Blog August 3, 2013
Greetings from Minnesota!
Since the last posting the VHC has cranked out an incredible amount of productivity, had a few restful days off, and moved from Wisconsin to Minnesota. It’s been a wild ride! The Cow Palace, part of Forest Lodge, in Wisconsin, was an enormous undertaking. Due to weather and uncovering some very rotten roofing underlayers, we took an extra week to finish that project, but we really kicked it into high gear on the last week and finished getting the entire 7,000 square foot roof stripped, sheeted, re-flashed, re-tar papered, and re-shingled with cedar shingles. In addition, we fixed or replaced 56 pieces of log siding, replaced a bunch of rotten wall boards in the back corner, repaired the roofs of the three cupolas, and generally got it done. We all had a major feeling of accomplishment when we finally started packing up our tools and materials on Friday. There was a lot of material on that roof—we had to call for a new 20 yard roll-off dumpster six times over the course of the project, including once the very last day, and we left a very full dumpster.
On Saturday we packed up camp, said goodbye to the mosquito horde, and headed into town for some R&R. It was nice to have a pause before moving over to Minnesota. Arriving here in Minnesota was a nice change. We all got a bit of a second wind and a feeling of nostalgia, as this is our last week together. We are camped out in the back yard of a house where some SCA interns live and work doing naturalist interpretation. Their place is by a nice lake which serenades us with loon calls. Sky serenades us with sentimental guitar ballads, and Josh mixes it up by dancing to some dub-step. It’s a nice way to end our time together.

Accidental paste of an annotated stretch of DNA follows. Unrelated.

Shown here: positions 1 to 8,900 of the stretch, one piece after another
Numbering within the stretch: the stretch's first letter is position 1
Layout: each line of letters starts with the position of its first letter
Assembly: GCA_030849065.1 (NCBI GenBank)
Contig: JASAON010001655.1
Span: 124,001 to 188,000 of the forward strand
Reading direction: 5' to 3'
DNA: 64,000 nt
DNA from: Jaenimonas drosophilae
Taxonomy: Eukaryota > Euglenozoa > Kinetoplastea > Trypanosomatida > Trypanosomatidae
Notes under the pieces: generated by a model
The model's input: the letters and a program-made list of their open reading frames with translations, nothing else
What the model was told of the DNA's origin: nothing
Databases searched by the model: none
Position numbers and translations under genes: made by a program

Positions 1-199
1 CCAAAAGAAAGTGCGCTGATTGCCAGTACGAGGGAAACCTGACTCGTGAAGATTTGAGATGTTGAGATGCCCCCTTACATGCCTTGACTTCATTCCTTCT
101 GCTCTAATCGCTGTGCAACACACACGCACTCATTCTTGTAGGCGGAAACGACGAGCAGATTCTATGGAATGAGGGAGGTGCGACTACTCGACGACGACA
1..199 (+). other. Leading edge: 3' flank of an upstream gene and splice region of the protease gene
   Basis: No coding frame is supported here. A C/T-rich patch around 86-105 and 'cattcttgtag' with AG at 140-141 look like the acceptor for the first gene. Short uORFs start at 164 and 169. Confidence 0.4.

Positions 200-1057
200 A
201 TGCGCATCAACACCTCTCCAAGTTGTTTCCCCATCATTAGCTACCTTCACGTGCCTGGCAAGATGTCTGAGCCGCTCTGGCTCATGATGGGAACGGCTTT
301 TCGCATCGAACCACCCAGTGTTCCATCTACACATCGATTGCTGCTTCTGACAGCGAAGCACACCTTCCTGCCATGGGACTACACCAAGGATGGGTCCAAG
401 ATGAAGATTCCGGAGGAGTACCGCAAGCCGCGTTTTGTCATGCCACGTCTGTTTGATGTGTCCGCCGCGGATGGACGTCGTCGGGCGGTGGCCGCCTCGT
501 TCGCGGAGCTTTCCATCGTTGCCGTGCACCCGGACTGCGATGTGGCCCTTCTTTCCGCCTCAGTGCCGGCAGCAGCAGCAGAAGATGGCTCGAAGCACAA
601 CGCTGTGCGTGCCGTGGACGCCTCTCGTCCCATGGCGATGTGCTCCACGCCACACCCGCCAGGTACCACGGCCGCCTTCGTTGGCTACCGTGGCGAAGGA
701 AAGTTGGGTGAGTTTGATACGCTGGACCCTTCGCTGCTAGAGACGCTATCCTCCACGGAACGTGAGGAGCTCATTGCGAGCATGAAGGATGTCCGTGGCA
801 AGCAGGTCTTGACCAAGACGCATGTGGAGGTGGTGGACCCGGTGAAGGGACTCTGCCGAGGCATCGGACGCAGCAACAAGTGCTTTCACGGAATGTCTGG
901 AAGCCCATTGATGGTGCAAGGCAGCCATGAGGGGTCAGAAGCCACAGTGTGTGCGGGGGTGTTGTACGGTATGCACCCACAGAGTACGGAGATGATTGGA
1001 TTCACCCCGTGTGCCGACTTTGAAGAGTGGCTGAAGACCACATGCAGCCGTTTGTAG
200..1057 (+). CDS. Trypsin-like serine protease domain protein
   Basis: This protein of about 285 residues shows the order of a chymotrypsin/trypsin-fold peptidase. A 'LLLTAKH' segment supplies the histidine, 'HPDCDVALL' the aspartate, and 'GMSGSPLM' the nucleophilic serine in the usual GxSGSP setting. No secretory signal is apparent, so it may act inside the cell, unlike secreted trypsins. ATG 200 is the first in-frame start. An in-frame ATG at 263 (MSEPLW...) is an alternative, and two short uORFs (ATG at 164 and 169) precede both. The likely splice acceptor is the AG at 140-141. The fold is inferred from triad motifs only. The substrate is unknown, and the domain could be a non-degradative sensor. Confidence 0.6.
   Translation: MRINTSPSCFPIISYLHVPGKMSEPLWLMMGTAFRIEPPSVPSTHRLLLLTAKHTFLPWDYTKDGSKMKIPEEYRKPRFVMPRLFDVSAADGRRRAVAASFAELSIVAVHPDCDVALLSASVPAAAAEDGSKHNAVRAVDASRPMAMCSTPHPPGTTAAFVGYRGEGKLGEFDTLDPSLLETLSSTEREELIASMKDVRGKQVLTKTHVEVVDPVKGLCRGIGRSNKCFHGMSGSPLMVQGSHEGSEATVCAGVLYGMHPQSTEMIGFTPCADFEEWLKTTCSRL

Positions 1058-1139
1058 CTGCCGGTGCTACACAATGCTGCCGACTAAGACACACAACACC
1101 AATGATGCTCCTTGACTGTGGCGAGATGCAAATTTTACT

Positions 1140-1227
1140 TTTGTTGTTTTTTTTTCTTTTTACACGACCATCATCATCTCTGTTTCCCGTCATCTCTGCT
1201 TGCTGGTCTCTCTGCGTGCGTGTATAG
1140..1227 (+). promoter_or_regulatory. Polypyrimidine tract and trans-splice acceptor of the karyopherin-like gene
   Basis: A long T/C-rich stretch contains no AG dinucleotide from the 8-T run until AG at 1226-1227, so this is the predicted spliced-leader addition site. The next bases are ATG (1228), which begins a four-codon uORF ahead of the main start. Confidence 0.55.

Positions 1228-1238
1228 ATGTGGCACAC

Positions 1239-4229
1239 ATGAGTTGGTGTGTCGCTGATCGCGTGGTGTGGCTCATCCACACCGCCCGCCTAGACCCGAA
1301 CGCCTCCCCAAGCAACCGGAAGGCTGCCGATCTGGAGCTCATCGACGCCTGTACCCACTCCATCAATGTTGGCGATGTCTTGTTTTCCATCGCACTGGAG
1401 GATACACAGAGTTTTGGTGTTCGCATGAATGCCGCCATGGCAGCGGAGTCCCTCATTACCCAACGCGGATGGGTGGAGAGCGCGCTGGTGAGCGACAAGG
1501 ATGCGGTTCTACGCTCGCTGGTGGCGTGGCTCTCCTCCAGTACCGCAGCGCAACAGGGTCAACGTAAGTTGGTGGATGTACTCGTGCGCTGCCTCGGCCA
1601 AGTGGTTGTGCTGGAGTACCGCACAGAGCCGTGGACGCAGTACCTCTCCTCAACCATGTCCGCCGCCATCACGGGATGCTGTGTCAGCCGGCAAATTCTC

The project here is called the Birches Picnic Shelter. It is in a breezy spot on the east side of Lake Winnibigoshish in northern Minnesota. It was built in the 1930’s by a crew of the Civilian Conservation Corps. The Forest Service thought that the roof we tore off was the original, but judging from the font on the tar paper and the stories of one of the locals who stopped by to chat, we think the roof was installed in the 1970’s or 80’s. Either way, it was in disrepair and needed replacing. In addition, some of the rafters were rotting out and we dug out a lot of pulpy wood which we replaced with wood epoxy, blocks of wood, and fiberglass rods. It should look pretty similar to the original once we get them all shaped back into form. Josh and Tyler have spent much of their time replicating two of the rafters which were broken when a tree fell on the shelter last year. Today we are hoping to get those put into place so we can finish up the roof.
Although we are about to pack up and say our goodbyes, the Historicorps team will be staying on to put the final touches on this project next week. They’ve gained our member, Gabe, who is transferring from volunteer status with the SCA to employee status with Historicorps. We’re always happy when members can make those upward transitions into organizations they care deeply about. We are heading separate ways, but we will always remember the joys and hardships shared on this challenging, interesting, and personally-expanding series of projects. So long, and see you on the trail!